The wind blew bitterly across the Puget Sound, freezing the surface of the tide pools and coating the edges of stones, nostrils, and blowholes in icy rime. It also blew in more whales. The veterinary team immediately put Petra and Janie to work, handing them buckets and sponges, with instructions to keep the whales wet while they worked out a plan for tube-feeding them or hauling them back into the water—anything but leaving them here to die. The women rubbed the whales tenderly, whispering words of encouragement to them, and trying to ignore the worrisome ease with which they discerned each individual rib. They joined the prayers of the Coast Salish people, who arrived to care for the whales’ physical and spiritual needs. They experimented with sheathing the whales in foil blankets, layered over damp towels, to protect them against the drying, bitter wind.
A mass stranding of orcas in the dead of winter was uncharted territory.
On their second day of volunteering, as they crossed the slick metal bridge that connected the parking lot with the beach, Janie’s knees bowed beneath her. She cried out, pointing to the string of new whales that had washed up in the early-morning hours.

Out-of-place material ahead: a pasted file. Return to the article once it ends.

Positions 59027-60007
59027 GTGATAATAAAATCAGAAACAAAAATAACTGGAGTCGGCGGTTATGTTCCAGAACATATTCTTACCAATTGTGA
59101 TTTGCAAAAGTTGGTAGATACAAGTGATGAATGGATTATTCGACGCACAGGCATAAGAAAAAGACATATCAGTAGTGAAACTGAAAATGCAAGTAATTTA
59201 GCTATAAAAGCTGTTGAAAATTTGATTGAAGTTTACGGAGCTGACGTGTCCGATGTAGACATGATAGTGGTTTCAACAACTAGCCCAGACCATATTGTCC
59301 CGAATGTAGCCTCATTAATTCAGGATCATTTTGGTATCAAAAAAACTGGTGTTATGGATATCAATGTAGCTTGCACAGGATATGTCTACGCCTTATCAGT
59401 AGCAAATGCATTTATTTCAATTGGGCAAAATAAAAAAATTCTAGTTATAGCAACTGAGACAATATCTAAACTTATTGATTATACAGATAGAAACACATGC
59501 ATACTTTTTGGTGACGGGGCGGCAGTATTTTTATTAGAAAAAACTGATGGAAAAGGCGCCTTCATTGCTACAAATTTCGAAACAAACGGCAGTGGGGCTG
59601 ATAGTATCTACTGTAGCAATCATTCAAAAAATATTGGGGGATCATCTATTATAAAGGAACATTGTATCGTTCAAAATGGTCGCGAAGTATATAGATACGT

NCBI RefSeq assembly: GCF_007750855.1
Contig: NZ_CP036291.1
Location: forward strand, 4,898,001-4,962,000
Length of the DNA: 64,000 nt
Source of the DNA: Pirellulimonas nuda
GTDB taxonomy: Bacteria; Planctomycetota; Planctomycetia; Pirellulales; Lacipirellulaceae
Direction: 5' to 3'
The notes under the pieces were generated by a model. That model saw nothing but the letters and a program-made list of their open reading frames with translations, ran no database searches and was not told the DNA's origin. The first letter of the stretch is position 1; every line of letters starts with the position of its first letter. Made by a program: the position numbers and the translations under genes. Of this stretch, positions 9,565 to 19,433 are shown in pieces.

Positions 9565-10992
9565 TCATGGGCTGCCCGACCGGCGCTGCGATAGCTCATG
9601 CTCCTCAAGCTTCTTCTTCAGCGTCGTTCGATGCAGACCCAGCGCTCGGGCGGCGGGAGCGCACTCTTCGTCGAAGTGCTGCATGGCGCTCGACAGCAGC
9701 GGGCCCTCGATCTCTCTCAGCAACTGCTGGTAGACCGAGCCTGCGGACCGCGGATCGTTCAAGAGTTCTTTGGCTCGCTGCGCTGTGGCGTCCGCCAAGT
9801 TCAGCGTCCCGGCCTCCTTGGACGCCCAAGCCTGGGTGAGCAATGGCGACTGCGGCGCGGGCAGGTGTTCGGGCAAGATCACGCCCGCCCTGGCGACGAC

“No, no, no!” she cried. “Not Notch!”
Janie recovered her footing and sprinted down the stairs to his side, Petra trailing behind her. By the time she caught up, Janie already had displaced the volunteer who had been tending to Notch–Whale J-47, Male, 27 years old. She was crooning softly to him as she sponged his side. He stared at her with one unblinking eye.
“Oh, buddy,” Petra said, resting a hand on his side.